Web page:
Oil Cut: We would agree but let Russia, others show their cards first – OPEC

The Organization of the Petroleum Exporting Countries (OPEC) tentatively agreed to an oil output cut yesterday but was waiting for a commitment from non-OPEC heavyweight Russia before deciding the exact volumes for a production reduction aimed at propping up crude prices; Reuters reported quoting two sources from the group.

An OPEC delegate was quoted to have announced that the meeting concluded without the cartel deciding on the figure of the output cut adding that the debate would continue with non-OPEC members on Friday (today).

Russian Energy Minister Alexander Novak was said to have flown home from Vienna earlier for talks with President Vladimir Putin in St Petersburg. Novak returns to the Austrian capital today for discussions among Saudi-led OPEC and the group’s allies.

The price of crude has fallen almost a third since October but U.S. President Donald Trump has demanded the OPEC make oil even cheaper by refraining from output cuts.

“We hope to conclude something by the end of the day tomorrow (Friday) … We have to get the non-OPEC countries on board,” Saudi Energy Minister Khalid al-Falih told reporters before the OPEC meeting started.

“If everybody is not willing to join and contribute equally, we will wait until they are,” he said.

Possible output cuts by OPEC and its allies ranged from 0.5-1.5 million barrels per day (bpd), and 1 million bpd was acceptable, the Saudi minister said.

Several delegates said after the four-and-half hour closed-door meeting that many countries including Iran, Libya and Venezuela were seeking exemptions from cuts.

The Minister of State for Petroleum Resources Dr. Ibe Kachikwu earlier before the meeting said the country would struggle to join the production cut.

Speaking in an interview with Bloomberg monitored by our reporter, the minister when asked whether Nigeria would be able to reduce production, said it would very difficult to do that, “but where we are now is that everybody must be seen to contribute. Obviously the smaller it is the more amenable it is to try and participate but the larger it is the more we will struggle to participate.”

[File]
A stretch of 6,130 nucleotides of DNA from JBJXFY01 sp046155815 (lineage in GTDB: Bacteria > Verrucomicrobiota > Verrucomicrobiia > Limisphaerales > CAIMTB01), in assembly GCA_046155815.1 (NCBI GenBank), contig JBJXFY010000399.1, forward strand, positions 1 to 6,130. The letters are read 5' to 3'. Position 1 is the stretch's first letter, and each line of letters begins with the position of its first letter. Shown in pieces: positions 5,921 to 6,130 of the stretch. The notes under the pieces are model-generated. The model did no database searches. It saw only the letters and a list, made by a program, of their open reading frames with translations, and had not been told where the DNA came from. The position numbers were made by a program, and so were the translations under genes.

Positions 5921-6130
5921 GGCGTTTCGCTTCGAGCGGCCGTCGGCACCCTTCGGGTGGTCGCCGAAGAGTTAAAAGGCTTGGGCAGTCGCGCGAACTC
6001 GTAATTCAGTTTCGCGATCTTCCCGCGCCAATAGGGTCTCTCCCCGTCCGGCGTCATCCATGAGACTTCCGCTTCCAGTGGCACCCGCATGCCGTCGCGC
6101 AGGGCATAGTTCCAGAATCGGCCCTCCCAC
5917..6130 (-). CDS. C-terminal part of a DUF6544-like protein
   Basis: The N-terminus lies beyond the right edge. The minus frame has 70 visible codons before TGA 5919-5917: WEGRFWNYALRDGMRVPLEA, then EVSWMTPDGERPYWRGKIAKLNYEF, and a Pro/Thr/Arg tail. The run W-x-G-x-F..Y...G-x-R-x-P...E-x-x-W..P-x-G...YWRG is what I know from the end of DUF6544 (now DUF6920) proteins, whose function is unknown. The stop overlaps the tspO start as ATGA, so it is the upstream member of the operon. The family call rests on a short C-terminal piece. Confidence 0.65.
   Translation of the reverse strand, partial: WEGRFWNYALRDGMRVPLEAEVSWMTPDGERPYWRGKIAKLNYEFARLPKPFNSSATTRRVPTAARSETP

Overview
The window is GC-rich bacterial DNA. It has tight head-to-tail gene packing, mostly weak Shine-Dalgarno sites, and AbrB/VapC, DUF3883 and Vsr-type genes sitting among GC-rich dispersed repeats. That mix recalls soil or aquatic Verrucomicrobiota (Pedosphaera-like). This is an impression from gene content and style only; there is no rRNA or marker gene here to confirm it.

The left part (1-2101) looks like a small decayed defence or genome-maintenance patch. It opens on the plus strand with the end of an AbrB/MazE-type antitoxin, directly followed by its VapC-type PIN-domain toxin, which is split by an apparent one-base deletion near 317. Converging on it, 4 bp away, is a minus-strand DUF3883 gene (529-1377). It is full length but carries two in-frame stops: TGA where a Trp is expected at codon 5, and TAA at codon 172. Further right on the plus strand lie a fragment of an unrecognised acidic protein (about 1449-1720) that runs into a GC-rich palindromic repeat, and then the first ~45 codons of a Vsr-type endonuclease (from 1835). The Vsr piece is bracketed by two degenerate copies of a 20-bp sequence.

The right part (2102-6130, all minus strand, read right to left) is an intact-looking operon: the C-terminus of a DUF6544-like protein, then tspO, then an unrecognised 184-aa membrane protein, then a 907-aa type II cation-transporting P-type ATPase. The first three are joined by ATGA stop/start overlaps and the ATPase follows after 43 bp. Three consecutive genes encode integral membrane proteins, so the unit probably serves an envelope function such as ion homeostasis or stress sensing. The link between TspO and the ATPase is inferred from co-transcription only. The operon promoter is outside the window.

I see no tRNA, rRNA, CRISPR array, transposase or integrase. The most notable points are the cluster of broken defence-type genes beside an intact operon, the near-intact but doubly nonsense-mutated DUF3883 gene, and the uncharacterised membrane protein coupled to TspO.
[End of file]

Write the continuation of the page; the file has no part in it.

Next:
I am keeping all fingers crossed, we have gotten exemptions three times understandably this time around I think there is a decision that everybody should be seen to chip in,” he said.

On the volume Nigeria might be asked to cut, he said, “we don’t know yet. Let’s go in there; I know it must be very small numbers,” adding that oil production stood at 1.73m b/d dropping from 2m b/d published in October by the oil ministry.

Nigeria’s oil production is projected to increase by 200,000 barrels per day with the coming on stream of the Egina oil field early 2019 but Kachikwu said this would have no impact if Nigeria joins the OPEC cut.

“The reality is that most of that is condensate. It is not pure crude. So, within the condensate philosophy we probably are still covered,” he said.

On the state of the country’s refineries the minister revealed that because negotiations with the prospective investors for the refineries’ repair was taking longer than expected, “The NNPC board in the last meeting took a position that by December 15th we should draw a ceiling whether we are going forward or not with the investors. We think that we would be able to go forward with some minor adjustments in terms of terms and by sometime first quarter of next year we should be able to see actual work begin at least with the initial ORBs.”



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